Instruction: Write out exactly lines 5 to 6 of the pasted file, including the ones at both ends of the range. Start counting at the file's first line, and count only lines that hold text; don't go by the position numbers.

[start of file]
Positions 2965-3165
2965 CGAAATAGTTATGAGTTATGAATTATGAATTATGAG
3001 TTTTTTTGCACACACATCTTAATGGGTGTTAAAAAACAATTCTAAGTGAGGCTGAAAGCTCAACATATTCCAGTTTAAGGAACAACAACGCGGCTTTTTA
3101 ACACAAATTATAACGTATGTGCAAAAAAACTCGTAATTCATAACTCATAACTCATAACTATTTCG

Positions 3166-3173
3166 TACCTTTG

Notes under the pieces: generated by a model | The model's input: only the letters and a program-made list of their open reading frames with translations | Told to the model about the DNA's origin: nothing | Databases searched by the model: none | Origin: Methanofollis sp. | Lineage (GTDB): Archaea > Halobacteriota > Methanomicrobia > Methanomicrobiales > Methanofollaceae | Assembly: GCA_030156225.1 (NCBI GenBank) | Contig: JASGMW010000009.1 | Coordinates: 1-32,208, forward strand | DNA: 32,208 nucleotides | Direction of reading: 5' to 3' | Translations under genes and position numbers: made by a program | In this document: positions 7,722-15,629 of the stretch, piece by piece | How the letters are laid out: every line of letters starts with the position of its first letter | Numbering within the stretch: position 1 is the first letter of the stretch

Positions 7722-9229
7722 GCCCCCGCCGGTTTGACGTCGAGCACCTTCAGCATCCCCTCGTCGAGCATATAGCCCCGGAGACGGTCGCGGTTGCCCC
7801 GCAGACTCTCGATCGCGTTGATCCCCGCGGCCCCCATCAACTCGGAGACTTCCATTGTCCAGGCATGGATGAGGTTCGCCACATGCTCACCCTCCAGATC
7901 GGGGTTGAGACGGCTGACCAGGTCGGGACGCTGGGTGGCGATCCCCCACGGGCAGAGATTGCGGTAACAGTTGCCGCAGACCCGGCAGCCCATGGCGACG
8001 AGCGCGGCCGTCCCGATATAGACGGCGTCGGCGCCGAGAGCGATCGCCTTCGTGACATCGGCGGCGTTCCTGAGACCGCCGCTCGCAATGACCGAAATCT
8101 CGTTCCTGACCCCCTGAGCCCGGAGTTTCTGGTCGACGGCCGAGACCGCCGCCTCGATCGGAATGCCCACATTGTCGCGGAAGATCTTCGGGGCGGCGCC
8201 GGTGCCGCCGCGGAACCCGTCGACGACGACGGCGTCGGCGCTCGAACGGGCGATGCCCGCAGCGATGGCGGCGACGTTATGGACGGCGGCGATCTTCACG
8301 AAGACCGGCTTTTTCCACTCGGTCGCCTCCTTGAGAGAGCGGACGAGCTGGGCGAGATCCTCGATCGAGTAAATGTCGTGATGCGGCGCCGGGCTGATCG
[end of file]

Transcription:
Positions 3166-3173
3166 TACCTTTG